"leo szilard" Discussed on KQED Radio

KQED Radio

06:13 min | 1 year ago

"leo szilard" Discussed on KQED Radio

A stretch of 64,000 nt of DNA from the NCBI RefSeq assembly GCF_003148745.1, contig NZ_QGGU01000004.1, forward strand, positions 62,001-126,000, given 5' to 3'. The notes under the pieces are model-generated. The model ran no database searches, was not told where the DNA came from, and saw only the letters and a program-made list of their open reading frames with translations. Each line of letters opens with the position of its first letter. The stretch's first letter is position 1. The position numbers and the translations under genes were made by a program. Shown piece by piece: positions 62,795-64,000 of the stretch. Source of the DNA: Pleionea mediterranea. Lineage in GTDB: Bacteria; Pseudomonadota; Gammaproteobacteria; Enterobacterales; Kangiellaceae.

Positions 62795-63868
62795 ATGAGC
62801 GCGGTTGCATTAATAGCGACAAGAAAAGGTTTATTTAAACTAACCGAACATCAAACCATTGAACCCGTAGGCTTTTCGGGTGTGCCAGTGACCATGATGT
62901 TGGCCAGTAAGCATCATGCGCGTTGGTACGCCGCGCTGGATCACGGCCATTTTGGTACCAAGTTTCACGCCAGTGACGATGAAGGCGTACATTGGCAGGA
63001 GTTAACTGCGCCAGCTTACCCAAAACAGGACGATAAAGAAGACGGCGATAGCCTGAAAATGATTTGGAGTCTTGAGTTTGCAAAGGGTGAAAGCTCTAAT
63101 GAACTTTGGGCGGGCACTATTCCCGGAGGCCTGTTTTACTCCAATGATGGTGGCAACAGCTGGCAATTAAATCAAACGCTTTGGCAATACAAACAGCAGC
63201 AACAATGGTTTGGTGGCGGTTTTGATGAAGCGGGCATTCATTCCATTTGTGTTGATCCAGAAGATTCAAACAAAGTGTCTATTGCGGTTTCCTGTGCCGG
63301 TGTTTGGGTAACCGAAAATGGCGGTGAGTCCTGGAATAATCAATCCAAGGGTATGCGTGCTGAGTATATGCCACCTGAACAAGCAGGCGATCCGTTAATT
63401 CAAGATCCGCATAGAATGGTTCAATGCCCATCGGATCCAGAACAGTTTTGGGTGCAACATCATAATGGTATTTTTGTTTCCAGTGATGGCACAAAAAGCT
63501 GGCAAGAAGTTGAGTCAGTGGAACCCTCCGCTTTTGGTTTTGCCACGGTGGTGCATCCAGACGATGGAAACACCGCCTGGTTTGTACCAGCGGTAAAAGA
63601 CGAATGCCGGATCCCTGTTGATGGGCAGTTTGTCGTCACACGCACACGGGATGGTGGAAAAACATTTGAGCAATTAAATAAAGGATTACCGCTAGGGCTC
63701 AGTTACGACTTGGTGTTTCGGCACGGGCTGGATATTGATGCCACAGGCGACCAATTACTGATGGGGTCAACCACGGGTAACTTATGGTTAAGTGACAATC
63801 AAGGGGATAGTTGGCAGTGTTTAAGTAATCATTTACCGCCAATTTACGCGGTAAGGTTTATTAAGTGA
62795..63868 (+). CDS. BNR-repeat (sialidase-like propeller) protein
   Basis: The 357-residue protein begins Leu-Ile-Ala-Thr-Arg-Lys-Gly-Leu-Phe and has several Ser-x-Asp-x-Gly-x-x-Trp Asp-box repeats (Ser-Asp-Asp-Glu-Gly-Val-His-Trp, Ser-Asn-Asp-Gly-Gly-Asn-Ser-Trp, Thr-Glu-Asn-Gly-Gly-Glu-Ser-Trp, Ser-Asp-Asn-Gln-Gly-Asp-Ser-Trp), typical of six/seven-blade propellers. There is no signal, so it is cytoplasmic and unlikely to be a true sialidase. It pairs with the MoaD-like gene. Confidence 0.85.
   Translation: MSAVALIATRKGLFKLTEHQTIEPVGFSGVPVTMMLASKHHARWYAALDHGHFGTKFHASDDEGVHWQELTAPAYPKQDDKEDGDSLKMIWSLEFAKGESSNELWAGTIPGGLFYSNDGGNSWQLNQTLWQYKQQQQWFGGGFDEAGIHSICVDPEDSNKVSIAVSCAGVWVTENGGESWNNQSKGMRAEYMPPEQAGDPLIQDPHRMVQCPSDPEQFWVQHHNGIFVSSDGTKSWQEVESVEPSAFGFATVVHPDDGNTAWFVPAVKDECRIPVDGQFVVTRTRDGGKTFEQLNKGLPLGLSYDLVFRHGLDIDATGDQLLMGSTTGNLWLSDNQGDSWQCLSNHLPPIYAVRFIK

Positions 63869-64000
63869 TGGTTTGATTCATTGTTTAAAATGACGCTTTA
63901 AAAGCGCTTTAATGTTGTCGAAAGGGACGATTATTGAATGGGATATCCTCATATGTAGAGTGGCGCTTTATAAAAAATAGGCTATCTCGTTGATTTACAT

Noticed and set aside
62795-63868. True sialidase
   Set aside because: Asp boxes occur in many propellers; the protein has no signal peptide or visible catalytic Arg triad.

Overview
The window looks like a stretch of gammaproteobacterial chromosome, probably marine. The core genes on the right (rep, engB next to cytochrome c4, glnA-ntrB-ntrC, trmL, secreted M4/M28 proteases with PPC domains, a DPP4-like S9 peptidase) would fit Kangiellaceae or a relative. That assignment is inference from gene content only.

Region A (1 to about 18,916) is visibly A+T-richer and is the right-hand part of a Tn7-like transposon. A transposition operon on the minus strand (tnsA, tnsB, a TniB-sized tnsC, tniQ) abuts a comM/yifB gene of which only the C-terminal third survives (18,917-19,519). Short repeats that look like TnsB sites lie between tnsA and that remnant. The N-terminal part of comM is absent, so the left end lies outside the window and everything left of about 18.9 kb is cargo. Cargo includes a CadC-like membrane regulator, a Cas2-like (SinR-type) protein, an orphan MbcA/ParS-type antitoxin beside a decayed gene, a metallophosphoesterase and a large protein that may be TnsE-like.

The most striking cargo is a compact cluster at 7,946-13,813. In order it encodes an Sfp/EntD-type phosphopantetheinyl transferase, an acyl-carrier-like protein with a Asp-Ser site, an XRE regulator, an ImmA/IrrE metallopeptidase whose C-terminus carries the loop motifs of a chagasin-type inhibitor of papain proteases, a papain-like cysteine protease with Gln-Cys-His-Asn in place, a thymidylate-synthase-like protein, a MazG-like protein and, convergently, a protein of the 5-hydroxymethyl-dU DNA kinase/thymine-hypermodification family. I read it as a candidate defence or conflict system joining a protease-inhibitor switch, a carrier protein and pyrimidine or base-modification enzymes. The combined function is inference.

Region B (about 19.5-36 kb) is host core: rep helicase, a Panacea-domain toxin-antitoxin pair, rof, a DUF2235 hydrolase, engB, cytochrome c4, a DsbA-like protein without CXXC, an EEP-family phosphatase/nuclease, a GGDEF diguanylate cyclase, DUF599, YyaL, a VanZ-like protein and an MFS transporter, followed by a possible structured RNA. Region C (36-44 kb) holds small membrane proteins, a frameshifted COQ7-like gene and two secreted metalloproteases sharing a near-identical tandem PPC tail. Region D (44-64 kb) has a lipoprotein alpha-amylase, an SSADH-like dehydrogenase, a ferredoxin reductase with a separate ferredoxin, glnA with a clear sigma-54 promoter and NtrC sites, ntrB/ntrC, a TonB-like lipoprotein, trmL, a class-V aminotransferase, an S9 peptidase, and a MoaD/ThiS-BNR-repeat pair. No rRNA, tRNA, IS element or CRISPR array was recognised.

"Excuse me had them Had been sent by Klaus Fuchs through this courier and had been received at the Kremlin. Well, since we're talking about the Kremlin, and I want to get back to politics, because a lot of listeners wanna weigh in and ask you questions on that van that vein as well. But look at Ah listener named Robert says, is even Eisenhower believed dropping the bomb was not a military necessity to defeat the Japanese nor even a mass invasion of the homeland required voice, Chris Wallace, think of the view that the bomb was dropped Maura's a Demonstration and warning to the Soviet Union. Don't you know, I know that That's something that has been argued and particularly started to be argued when the Cold War began in earnest in the 19 fifties. I see no evidence that that was Part of improvements thinking no evidence of that at all. In fact, You know? One of the points I would make a lot of your listeners and I wasn't dropped the bomber do nothing. It was dropped the bomb or invade Japan and on and on. Truman had gotten word from a number of his top. Military people, civilian and military that an invasion of Japan was gonna be a bloodbath at the ward. We're talking now. The summer of 45. The war was going to go on until the end of 46 so another year and 1/2 would be a 1,000,000 Japanese casualties, 1/2 a 1,000,000 American casualties. And you know, a lot of people say Well, they're going to surrender. Anyway. The fact is, we dropped The bomb on Hiroshima on August 6th, and the Japanese didn't surrender and we dropped a second bomb on Nagasaki three days later on August 9th in the Japanese military government still didn't surround her, and it was only a day later on August 10th. When Emperor Hirohito decided to take it into his own hands and arranged a radio broadcast of the nation, the first time the vast majority of the Japanese had ever heard his voice. Say enough that we This will be the destruction of Japan if we keep going on, and so we need to surrender. So you know, this idea of Japan was on the brink of surrender. I don't see much evidence for Let me bring a collar aboard here. Event That's you Join us. Welcome. Hi. I don't know that I have a really a question other than just a comment and tie it back Tio Corona virus that we face now My grandfather was one of the lead science technologist in Oakridge and the state. Both my parents are from there. I was born there and he ran the Kaya Tron spending that uranium and I got to ask him and you know, before he died about what that was like, and he said, we took it very seriously. We knew what we were doing, and we knew it was going to wreak havoc. And we didn't. We didn't want to do it. But we knew it was something that needed to be done and that everyone worked together. You know, to accomplish something greater than themselves, and my mother spoke of that as well. You know, she traveled to North Carolina where my great grandmother lived, and people would ask her where you're from, And she would seize up knowing that I'm old enough to say where I'm from. But I can't because the posters, loose lips sink ships. And that we've lost something somehow between that generation and our generation where it's all about opinion, rather than you know, a scientific facts and things that we conduce a work together and things get way too politicized. Rather than focusing on OK, What is our main enemy? What are we trying to defeat and I feel like is, if we just would commute you Everyone would talk in a way of like, Let's just be smart about things because that's the thing I felt like my grandfather. He just always Look at it things from a very smart, let's let's stop and think a minute and think smartly. And so maybe that's what I was raised on that. And so that's how I'm approaching it. But I feel like we've lost that. Sound like you got a good legacy there from your grandfather. Thank you for sharing that with us. Appreciate it comedy, Chris. Yes, I do is that it was her name. Um, area. No. Lonnie Slover. Okay. I just want to tell you I love this phone call on one of the joys of writing. This book is I've gotten a lot of emails and letters from people. You know, it's 75 years ago this August. It'll be exactly 75 years ago that we dropped the bomb on Hiroshima. But we're so it seems like it's kind of distant history were only one or two generations removed from people. I mean, I But the people whose father or grandfather was a scientist who was on the flight crew of of the Enola Gay and you know what such a joy To hear these stories. You're exactly right. Interestingly enough, the scientist. The politicians, really very few of them have second thoughts, at least that they admitted to over the over the years, the military none other flight crew on the Enola Gay at any second thoughts. A number of the scientists did. In fact, some of them had first thoughts. Leo Szilard and some of the others were very questioning about using and I think was because they had made the scientific breakthroughs they had created the technology that enabled An atom bomb to be dropped. A number of them had grave doubts. And I told you earlier that Einstein have initiated this with his letter in 1939 in 1954 just months before he died, he said, the biggest single mistake he made in his life. Was pushing for the creation of the atom bomb. So there were a number of scientists who have, if not first, bought second thoughts and another You know story you couldn't make up in October of 45. So just a couple of months after the dropping of the bomb, Robert Oppenheimer, who was the scientific director of the Manhattan project comes to the White House to meet with Harry Truman. He said. Mr President, I feel I have blood on my hands, and Truman says, Don't worry about it..